Thursday, April 18, 2024
News

Researchers discover new approach against follicular lymphoma

   SocialTwist Tell-a-Friend    Print this Page   COMMENT

Washington | April 2, 2024 3:58:04 PM IST
Important factors that cause follicular lymphoma, a type of blood cancer, to change from its slow-growing form to the aggressive form it takes in some people have been found by a team of researchers at Weill Cornell Medicine.

Published in malignancy Cell on March 7, the study demonstrated that follicular lymphoma is extremely amenable to experimental BAF-inhibitor medicines, even if mutations altering the BAF gene-regulating complex can place the malignancy on a perilous trajectory.

"These encouraging findings could address critical and urgent challenges with this disease and have prompted us to begin planning clinical trials of BAF inhibitors in follicular lymphoma patients," said study senior author Dr. Ari Melnick, the Gebroe Family Professor of Hematology/Oncology and a member of the Sandra and Edward Meyer Cancer Center at Weill Cornell Medicine.

The study's co-first authors were postdoctoral researchers Dr. Darko Barisic and Dr. Christopher Chin, and senior research associate Dr. Cem Meydan, all members of the Melnick laboratory. A team led by Dr. Michael Green, an associate professor at the University of Texas MD Anderson Cancer Center, also collaborated in the study, and published a paper with parallel findings.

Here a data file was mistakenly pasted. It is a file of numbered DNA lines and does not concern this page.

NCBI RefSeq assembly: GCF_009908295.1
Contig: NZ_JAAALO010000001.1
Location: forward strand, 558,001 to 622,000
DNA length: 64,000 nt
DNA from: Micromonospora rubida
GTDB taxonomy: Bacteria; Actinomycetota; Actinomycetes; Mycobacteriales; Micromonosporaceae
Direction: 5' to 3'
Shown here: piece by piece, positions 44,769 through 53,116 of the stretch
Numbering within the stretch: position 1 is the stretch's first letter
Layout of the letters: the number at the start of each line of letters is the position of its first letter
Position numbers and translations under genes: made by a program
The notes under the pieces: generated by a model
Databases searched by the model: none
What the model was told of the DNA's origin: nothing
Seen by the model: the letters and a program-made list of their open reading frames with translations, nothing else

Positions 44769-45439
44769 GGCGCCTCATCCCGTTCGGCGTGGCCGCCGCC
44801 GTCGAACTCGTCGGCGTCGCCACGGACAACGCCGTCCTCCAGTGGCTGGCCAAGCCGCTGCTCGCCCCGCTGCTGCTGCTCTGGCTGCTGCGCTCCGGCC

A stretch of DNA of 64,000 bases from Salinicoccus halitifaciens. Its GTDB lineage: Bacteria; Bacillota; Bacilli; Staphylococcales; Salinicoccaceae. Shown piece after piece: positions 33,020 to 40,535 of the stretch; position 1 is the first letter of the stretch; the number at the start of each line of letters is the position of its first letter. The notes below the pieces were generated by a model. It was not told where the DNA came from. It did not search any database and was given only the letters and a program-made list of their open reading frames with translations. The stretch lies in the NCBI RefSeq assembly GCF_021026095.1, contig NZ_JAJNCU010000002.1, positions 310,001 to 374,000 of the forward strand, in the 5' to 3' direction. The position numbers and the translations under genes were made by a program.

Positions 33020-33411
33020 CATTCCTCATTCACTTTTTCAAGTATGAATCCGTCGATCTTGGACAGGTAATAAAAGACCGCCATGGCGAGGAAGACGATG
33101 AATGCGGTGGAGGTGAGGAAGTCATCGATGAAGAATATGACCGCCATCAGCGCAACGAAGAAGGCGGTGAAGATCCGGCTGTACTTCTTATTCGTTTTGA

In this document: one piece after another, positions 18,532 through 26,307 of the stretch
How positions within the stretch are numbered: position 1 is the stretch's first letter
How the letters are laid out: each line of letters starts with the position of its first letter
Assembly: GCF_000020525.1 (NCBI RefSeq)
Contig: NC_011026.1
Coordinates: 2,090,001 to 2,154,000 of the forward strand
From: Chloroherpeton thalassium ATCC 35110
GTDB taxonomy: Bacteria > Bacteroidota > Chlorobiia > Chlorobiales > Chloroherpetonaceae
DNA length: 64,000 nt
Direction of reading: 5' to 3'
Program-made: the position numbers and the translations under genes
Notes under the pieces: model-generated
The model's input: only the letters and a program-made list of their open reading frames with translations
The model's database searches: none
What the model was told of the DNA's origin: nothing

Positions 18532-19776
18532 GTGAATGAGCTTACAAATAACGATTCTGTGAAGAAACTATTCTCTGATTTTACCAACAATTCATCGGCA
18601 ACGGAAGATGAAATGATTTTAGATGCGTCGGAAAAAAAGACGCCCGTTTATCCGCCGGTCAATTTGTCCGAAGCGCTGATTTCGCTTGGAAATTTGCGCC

Follicular lymphoma is the second most common type of lymphoma in the United States, with about 15,000 new cases per year, according to the Lymphoma Research Foundation. Like most lymphomas, it arises from immune cells called B cells. Usually, follicular lymphoma progresses slowly, and remains manageable with various treatments. But a subset of these patients rapidly progress to a transformed, rapidly dividing, and treatment-resistant form of follicular lymphoma within 24 months. The reason for this is unknown, and hence it is very hard to predict if a patient is at risk for this unfavorable outcome. Thus, there is a critical unmet need to identify and develop early intervention therapies for these cases.

In the study, researchers started out by examining the role of mutations in a gene called ARID1A, which encodes a subunit of a versatile, multi-protein molecular machine called BAF. The BAF machinery normally works in cells as a major regulator of gene activity and cell identity by physically changing the shape of the genome. ARID1A mutations and other mutations that disrupt BAF are found in a significant number of patients with follicular lymphoma.

The researchers found that ARID1A deficiency in B cells, and the resulting BAF dysfunction, steers the cells towards an unusual, immature "memory B cell" identity. In this abnormal state, the cells keep re-entering a temporary phase of the B-cell mediated immune response which orchestrates rapid cell division and the diversification of antibodies needed during infections. During this phase, the cells undergo a high rate of mutation, presumably driving them towards ever-greater malignancy.